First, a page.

I have to say that I am sort of irritated by how, well, not good Joseph Gordon-Levitt's first feature is.
One thing that Ted has on Don Jon, too, is that Ted has a woman at its center who is actually correct about how to improve the man in her life. Don Jon's version of that is a shallow, idiotic rich girl who literally doesn't approve of speaking out loud about purchasing cleaning products in Target in case someone hears you. I mean this film hates its central female character.
Don Jon isn't without its merits. JGL is hard to dislike. How could anyone? He is clearly a lovely performer, and the picture is decently made – it is his first, and its a lot better than, well, other actors' first features.
And the film makes some really good points, too. Carl's Jr. ads really are pornographic, and this film calls them out on it. Romantic comedies, too, get some women off in the same way that pornographic films get some men off. It is a pleasing comparison: one that basically erases the history of oppression and misogyny to which women have been subjected through the dehumanization of pornographic imagery, but not incorrect.
Here's the deal: this is a film with the tagline There's more to life than a happy ending. A pornographic pun, to be sure. And the film promises to be irreverent, to be relatively sexy/pornographic, and then to end without a happy ending: something at the very least non-normative. But it doesn't know how to do that.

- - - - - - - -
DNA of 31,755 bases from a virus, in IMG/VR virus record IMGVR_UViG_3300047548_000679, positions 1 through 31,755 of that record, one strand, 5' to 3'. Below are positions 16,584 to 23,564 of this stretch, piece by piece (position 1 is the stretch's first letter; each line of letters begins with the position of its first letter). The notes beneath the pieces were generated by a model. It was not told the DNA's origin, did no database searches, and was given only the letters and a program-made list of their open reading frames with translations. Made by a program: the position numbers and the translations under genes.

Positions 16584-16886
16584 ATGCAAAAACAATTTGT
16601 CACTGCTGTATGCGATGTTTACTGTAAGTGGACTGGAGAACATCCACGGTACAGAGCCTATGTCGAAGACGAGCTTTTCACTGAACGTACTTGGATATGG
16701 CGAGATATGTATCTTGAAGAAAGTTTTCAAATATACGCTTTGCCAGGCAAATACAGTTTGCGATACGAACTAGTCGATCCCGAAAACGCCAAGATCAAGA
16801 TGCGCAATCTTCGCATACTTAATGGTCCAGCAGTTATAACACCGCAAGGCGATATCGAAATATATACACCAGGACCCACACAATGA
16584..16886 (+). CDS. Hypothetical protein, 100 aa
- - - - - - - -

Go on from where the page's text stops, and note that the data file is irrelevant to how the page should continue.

There is not more to life than a happy ending in this film. It is a film with a very earnest message that made me want to throw something. It purports to know how to have sex correctly – the true way to enjoy sex with someone (in case you weren't aware) is really to see someone else, to share something, to make love. I mean, look, I'm glad that is good for some people, and I am not saying that that's, like, a bad way to have sex or anything, but to behave as though the way that you like to have sex is somehow the correct way to do it, seems... well, I'll be generous and say: a bit short sighted.
And Don Jon is totally invested in its main character learning
exactly this lesson. In fact, like other recent comedies about grown men
turning into adults and leaving their childhoods behind (Knocked Up, The Forty-Year-Old Virgin, Ted), Don Jon links growing up or "becoming a man" to something very specific that the film argues is "what adults do". In the case of Don Jon, "what adults do" is watch less porn than they did when they were teens/kids/whatever. And they make love with the women with whom they have sex: they don't simply engage in "one-sided" sex.
This is all fine, I suppose. I jut don't relate to this kind of thing in any way.
Maybe I need to grow up and start having sex the "right" way. Paging Dr. Freud.